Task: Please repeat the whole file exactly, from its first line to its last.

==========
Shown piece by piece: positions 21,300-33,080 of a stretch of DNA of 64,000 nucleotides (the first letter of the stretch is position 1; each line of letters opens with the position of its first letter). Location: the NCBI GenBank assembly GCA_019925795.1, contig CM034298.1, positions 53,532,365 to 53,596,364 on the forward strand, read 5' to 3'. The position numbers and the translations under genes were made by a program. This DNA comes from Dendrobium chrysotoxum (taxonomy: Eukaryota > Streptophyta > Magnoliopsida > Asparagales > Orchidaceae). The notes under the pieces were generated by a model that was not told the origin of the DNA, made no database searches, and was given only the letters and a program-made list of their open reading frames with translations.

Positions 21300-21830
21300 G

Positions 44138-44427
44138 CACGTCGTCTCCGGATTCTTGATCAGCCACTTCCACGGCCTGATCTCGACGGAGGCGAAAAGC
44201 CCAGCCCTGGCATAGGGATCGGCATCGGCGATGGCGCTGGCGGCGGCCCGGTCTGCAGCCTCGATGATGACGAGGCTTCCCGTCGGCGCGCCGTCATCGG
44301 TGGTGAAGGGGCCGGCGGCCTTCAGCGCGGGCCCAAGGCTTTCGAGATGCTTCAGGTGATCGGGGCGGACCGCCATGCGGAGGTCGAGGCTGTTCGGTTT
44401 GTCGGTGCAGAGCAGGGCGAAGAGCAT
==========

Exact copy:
Shown piece by piece: positions 21,300-33,080 of a stretch of DNA of 64,000 nucleotides (the first letter of the stretch is position 1; each line of letters opens with the position of its first letter). Location: the NCBI GenBank assembly GCA_019925795.1, contig CM034298.1, positions 53,532,365 to 53,596,364 on the forward strand, read 5' to 3'. The position numbers and the translations under genes were made by a program. This DNA comes from Dendrobium chrysotoxum (taxonomy: Eukaryota > Streptophyta > Magnoliopsida > Asparagales > Orchidaceae). The notes under the pieces were generated by a model that was not told the origin of the DNA, made no database searches, and was given only the letters and a program-made list of their open reading frames with translations.

Positions 21300-21830
21300 G

Positions 44138-44427
44138 CACGTCGTCTCCGGATTCTTGATCAGCCACTTCCACGGCCTGATCTCGACGGAGGCGAAAAGC
44201 CCAGCCCTGGCATAGGGATCGGCATCGGCGATGGCGCTGGCGGCGGCCCGGTCTGCAGCCTCGATGATGACGAGGCTTCCCGTCGGCGCGCCGTCATCGG
44301 TGGTGAAGGGGCCGGCGGCCTTCAGCGCGGGCCCAAGGCTTTCGAGATGCTTCAGGTGATCGGGGCGGACCGCCATGCGGAGGTCGAGGCTGTTCGGTTT
44401 GTCGGTGCAGAGCAGGGCGAAGAGCAT